Used tank shells/misfires

The “How loud is it inside a tank” question got me wondering: what do they do with the used shell casings? My knowledge of the subject comes primarily from “The Beast,” and in that movie they just end up in a pile on the floor. Is that really what they do, just dump them out onto the floor? Isn’t that dangerous? What about misfires? Do those just end up on the floor with the rest? I would imagine in a thick-of-battle situation you can’t just evacuate the tank and run when there’s a misfire, can you?

Most tanks have a small hatch in the back of the turret that they open and toss the spent casings out of.

In non-battle situations, I’d imagine that the shells are kept for either reloading or selling. That much brass isn’t cheap, and there’d be no reason to just toss it out the window.

So they just let them roll around on the floor? It’s pretty cramped in there as it is, isn’t it?

Paging ExTank

Oh, I’ve got no earthy idea, only educated guesses.

I’m guessing that since there’s room for the shells before they’re fired, there’d be room for the shells after they’re fired. Perhaps a rack of some sort. Or maybe just a big bag on the back of the tank like this one on an AR-15.

Nice.:smiley: I’d like to see that.

Looks like a horse diaper.

My brother used to drive M1s, and he told me that the shell casings in that particular tank actually burn up in the barrel. The only thing that pops back out of the breech is the very base of the casing. And it’s very hot. Here’s a quote from Federation of American Scientists saying as much:

http://www.fas.org/man/dod-101/sys/land/120.htm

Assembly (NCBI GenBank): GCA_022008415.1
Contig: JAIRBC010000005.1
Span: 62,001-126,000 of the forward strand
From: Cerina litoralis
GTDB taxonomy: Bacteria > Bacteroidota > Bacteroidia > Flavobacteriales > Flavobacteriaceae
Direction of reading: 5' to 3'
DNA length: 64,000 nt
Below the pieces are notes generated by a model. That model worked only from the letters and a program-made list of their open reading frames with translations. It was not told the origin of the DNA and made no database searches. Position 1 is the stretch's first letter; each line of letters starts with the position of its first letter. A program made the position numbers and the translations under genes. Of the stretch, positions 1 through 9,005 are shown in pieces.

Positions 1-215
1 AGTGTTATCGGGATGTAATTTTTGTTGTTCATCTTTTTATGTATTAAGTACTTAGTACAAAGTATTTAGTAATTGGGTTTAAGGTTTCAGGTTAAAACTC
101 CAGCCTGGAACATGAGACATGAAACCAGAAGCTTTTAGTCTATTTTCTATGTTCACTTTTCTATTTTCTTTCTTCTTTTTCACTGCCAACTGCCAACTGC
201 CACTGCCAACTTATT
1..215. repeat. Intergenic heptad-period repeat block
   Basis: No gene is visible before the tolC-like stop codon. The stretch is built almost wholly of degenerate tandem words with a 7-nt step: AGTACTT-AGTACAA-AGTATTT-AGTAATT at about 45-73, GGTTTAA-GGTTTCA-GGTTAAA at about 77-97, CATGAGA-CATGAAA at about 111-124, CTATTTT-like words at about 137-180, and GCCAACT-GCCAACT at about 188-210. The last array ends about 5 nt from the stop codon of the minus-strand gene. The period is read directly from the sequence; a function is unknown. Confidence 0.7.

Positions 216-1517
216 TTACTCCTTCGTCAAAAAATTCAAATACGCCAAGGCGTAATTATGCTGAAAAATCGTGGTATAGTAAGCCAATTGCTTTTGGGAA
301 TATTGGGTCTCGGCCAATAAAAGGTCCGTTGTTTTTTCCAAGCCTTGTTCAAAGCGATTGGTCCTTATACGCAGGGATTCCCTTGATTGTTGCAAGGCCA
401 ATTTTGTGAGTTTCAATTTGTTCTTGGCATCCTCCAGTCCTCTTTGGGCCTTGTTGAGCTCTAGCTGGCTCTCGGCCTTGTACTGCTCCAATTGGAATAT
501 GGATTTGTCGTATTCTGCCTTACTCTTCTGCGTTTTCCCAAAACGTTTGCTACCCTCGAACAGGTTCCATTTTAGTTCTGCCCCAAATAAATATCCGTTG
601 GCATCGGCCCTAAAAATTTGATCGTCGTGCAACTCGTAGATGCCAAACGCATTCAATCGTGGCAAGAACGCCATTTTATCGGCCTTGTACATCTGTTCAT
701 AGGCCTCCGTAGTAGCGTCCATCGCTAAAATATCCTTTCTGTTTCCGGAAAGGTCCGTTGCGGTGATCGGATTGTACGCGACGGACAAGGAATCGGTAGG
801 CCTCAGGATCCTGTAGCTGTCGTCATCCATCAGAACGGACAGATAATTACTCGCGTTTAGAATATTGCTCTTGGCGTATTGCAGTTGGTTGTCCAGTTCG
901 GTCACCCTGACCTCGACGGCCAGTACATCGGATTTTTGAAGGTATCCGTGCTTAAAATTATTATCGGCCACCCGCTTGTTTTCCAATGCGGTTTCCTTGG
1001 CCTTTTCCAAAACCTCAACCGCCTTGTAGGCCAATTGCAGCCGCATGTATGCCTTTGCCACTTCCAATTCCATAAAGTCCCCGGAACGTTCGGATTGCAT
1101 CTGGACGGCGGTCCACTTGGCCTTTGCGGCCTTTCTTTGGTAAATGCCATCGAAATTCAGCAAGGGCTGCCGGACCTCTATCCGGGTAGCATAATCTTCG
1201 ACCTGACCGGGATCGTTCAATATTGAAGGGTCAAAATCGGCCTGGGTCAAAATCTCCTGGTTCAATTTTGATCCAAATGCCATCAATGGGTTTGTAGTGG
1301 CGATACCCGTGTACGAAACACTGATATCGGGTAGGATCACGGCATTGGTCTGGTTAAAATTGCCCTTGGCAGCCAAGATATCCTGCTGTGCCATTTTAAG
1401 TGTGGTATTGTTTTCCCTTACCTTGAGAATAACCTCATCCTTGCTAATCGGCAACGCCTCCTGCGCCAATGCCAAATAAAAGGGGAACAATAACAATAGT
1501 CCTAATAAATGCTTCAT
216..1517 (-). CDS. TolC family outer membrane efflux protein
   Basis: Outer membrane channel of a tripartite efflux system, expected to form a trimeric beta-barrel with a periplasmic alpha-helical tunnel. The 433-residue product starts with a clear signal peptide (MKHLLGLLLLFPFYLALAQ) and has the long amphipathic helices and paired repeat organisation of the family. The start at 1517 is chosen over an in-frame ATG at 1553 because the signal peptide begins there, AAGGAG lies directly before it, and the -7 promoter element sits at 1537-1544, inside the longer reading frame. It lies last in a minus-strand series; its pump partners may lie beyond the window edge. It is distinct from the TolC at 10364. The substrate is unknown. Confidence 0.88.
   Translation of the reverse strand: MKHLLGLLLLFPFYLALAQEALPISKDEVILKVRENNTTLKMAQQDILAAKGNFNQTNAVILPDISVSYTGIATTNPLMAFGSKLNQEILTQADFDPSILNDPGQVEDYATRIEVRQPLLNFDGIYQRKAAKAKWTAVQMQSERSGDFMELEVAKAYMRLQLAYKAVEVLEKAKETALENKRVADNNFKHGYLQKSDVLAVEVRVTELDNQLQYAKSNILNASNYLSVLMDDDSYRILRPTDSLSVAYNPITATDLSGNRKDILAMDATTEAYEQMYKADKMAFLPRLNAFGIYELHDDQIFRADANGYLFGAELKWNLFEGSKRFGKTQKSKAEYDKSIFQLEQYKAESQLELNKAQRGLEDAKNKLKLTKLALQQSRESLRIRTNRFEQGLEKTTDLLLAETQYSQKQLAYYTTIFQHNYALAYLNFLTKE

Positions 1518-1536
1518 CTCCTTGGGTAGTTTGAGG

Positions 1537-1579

From that, it sounds like conventional shell casings just fall on the floor and get tossed out the top after the bad guys are blown up.

The M1 Abrams fires rounds with combustable cartridge cases (German main battle tank as well). Only a small stub base remains to rattle around in the tank. Yes, it can be a hazard to other rounds being loaded if the fresh rounds are mishandled. The combustable cartridge case saves space (after firing) and provides more energy to the fired round.

Interesting. What’s the procedure for misfires mid-battle? Does that even happen?

As smithsb nimbly crossposted in front of me, the current main gun of the M-1 tank, and I believe many similar modern weapons, uses ammunition with a combustible cartridge case, such that the only thing ejected from the gun after firing is the metal base plate. I’m not sure whether those are automatically dropped into some sort of hopper or whether the lowest ranking crewman has to pick them up off the floor after an engagement, but they don’t take up much space at any rate.

Vehicles sealed up for chemical defense would have to hold onto bulkier empties until it was safe to open up. Typically, though, they’d want to get rid of the spent cartridges to limit exposure to their heat and unpleasant fumes. Many tanks as MrTuffPaws notes, have small hatches on the side or top of the turret specifically for disposal of shells. Other escape or access hatches might also be used if it’s considered safe for the vehicle to operate “unbuttoned”.

In The Beast, as I recall, not only is the tank on hostile ground and decidedly not feeling safe enough to operate unbuttoned, but it’s a Soviet tank, which were notoriously cramped even by tank standards, and had few and poorly-placed hatches. Holding onto the shells until they could be dumped might have been even more common for them.